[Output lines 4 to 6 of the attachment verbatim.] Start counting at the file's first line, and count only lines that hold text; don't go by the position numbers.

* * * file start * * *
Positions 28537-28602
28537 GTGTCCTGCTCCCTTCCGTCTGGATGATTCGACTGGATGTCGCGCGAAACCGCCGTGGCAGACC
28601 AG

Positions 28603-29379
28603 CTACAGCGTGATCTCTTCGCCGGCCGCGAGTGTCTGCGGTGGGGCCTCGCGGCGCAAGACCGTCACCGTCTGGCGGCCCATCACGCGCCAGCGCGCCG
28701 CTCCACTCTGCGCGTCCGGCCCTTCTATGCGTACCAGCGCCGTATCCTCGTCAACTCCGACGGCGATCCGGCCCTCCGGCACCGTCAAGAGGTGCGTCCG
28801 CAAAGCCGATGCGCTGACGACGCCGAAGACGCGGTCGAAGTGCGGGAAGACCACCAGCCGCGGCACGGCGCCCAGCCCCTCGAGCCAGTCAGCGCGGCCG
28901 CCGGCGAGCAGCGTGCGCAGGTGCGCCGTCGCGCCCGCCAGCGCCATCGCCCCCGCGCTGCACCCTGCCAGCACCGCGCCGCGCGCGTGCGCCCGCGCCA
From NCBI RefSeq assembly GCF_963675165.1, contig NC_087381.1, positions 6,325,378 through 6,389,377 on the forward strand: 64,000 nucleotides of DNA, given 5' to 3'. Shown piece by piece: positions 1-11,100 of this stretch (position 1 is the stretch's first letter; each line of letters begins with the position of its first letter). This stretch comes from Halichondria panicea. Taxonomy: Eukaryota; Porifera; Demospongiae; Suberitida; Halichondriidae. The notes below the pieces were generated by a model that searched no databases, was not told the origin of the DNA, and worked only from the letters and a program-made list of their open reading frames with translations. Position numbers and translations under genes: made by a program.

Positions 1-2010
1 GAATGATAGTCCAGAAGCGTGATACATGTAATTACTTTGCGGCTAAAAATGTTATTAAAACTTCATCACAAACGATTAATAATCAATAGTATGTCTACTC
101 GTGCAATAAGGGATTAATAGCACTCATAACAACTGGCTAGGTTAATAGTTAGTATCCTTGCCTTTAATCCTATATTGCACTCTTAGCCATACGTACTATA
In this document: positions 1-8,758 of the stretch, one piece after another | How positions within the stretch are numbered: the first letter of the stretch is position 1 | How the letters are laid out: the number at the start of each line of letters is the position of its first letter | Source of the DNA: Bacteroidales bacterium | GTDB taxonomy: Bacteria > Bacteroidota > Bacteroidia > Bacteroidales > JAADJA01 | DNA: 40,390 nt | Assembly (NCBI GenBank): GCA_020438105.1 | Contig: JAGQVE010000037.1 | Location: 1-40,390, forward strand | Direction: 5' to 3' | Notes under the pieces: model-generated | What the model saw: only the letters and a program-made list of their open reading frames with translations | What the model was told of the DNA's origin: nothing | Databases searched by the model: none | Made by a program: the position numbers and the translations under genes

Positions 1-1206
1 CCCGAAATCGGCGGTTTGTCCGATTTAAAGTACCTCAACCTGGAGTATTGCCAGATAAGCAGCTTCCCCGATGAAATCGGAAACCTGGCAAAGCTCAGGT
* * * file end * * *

Positions 28603-29379
28603 CTACAGCGTGATCTCTTCGCCGGCCGCGAGTGTCTGCGGTGGGGCCTCGCGGCGCAAGACCGTCACCGTCTGGCGGCCCATCACGCGCCAGCGCGCCG
28701 CTCCACTCTGCGCGTCCGGCCCTTCTATGCGTACCAGCGCCGTATCCTCGTCAACTCCGACGGCGATCCGGCCCTCCGGCACCGTCAAGAGGTGCGTCCG